The definitions I've read about why cachaça and rhum agricole aren't essentially the same never seemed very clear to me.

After a brief look I didn't come up with anything substantial but I'm inclined to believe that there are probably significant differences in how the mashes are handled for each of these. I'm guessing, but that would make the most sense to me. It may be just a dunderheaded way of looking at it though, I don't know.


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absinthist
post Apr 23 2010, 07:06 AM
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These are available in Poland, which ones are the most worth buying, Marcelo:

http://www.sklep-ballantines.pl/sklep/inde…e,id_gr,48.html

The names: 51, Optimum, Canario and Pitu. I have not had none of each, so please enlighten on the very subject.


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mgs
post Apr 23 2010, 07:06 AM
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now you made me curious…… I always considered that the taste of both cachaça vs. rum are different but never bothered why…. but since there are so many "Booze Ph.D.s" here I decided to look a little bit at least over the internet on Portuguese (Brazilian) sites….

so…. someone wrote in a brazilian discussion list that :

A cachaça é feita a partir do caldo da cana fermentado e destilado.
O rum é feito do melaço da cana: o caldo é fervido até engrossar e só então é fermentado e destilado.
Em síntese, um é feito de cana crua; o outro de cana cozida…


which means that the cachaça is made of the juice of sugar cane that was fermented and distilled (pretty much like alcohol for cars, since I have seen this process for cars).

then the person says that the rum is made of the "melaço" of sugar cane, the juice is brought to boiling point until it thickens and then it is fermented and distilled…

so the conclusion there is that the cachaça is made of raw sugar cane and the rum is made of cooked sugar cane…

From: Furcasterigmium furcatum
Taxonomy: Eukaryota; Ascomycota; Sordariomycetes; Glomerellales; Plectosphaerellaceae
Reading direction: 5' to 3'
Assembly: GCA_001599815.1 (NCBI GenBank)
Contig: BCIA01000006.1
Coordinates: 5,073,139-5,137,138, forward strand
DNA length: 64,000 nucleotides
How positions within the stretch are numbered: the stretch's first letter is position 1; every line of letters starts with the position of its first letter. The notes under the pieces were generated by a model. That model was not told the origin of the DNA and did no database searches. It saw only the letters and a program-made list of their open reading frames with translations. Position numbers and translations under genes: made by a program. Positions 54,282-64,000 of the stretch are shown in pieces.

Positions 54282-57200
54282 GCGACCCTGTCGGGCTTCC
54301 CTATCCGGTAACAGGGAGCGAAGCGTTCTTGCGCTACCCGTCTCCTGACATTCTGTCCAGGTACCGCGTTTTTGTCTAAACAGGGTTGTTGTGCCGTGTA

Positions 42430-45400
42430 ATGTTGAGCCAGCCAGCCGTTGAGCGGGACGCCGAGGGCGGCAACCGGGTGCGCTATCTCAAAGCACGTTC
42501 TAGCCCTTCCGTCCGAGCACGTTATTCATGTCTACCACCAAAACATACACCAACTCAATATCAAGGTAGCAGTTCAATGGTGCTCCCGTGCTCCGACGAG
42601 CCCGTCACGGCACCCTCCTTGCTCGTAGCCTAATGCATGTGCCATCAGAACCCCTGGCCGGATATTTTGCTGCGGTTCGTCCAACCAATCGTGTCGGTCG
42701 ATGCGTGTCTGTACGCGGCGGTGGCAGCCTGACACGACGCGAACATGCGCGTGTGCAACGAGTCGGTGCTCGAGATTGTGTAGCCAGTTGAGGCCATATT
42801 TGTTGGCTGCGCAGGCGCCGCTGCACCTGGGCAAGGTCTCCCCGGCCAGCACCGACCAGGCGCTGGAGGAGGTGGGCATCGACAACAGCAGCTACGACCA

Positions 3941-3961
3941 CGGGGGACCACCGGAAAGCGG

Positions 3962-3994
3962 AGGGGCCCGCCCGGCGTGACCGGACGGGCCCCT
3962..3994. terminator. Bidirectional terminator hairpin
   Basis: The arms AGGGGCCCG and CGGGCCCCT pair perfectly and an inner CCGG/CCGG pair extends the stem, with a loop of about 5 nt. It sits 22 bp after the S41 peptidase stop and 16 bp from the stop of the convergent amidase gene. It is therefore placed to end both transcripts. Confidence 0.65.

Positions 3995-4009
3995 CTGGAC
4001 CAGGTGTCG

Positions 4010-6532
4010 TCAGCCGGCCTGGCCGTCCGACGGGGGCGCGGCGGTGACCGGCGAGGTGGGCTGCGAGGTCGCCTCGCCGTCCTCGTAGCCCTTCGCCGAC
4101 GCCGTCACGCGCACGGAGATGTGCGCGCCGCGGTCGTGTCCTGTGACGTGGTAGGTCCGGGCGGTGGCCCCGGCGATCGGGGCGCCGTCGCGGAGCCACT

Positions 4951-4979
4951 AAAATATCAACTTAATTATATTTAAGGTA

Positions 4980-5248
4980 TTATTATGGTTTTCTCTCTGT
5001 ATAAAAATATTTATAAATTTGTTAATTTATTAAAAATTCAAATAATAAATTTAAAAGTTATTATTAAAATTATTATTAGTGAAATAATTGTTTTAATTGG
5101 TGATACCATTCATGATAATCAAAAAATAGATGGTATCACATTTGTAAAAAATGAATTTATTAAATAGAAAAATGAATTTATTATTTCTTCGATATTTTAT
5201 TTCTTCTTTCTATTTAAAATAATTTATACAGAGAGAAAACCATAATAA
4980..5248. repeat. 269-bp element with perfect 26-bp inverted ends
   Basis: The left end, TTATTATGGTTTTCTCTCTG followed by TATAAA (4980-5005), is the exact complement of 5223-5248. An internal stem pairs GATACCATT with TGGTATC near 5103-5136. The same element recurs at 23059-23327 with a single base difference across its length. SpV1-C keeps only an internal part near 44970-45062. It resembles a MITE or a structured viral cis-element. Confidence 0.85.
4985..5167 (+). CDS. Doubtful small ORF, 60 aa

now my own observation : when the cachaça is GOOD it smells like sugar cane plantation, and it also smells like cars in Brazil…. and has a similar smell of raw sugar when it cames out of the sugar plant…..

but, rum smells like rum…. (gosh this could be a thesis)

a bientôt….

- Marcelo

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mgs
post Apr 23 2010, 07:20 AM
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QUOTE(absinthist @ Apr 23 2010, 01:06 AM) *

These are available in Poland, which ones are the most worth buying, Marcelo:
http://www.sklep-ballantines.pl/sklep/inde…e,id_gr,48.html


51 is the most popular cachaça in Brazil, because it is the most cheap with still some quality, but I don't like it. There are many jokes about 51, about being bad, about being cheap, about being available for poor and rich…… I particularlly don't drink 51 straight… it can be used for caipirinhas in big parties when you don't want to expend money in better cachaça…

51 sponsors soccer games, and everyone sees "51" on TV screens in Brazil…. in addition they use beautiful women in their advertisements….

Pitu is better, for sure, not the best cachaça that you can find in Brazil, but I like it better than 51. If you find Pitu or Ypioca they are about the same quality.

Optimum and Canario I don't know… never heard of them… so I cannot make a judgement…

Because caipirinha is sweet, we can easily get drunk……. but a good cachaça is the one that does nbot give you headache with a reasonable drinking (of course if you get a whole bottle, and I already had a bottle in my life a few times, next day is an Advil day..).

I remember I used to go to the ocean with a boat to fish with my father, uncle and cousins… we stayed the whole night fishing and drinking cachaça….. telling bad jokes…….talking about soccer and women…. and sometimes catching a fish…..

- Marcelo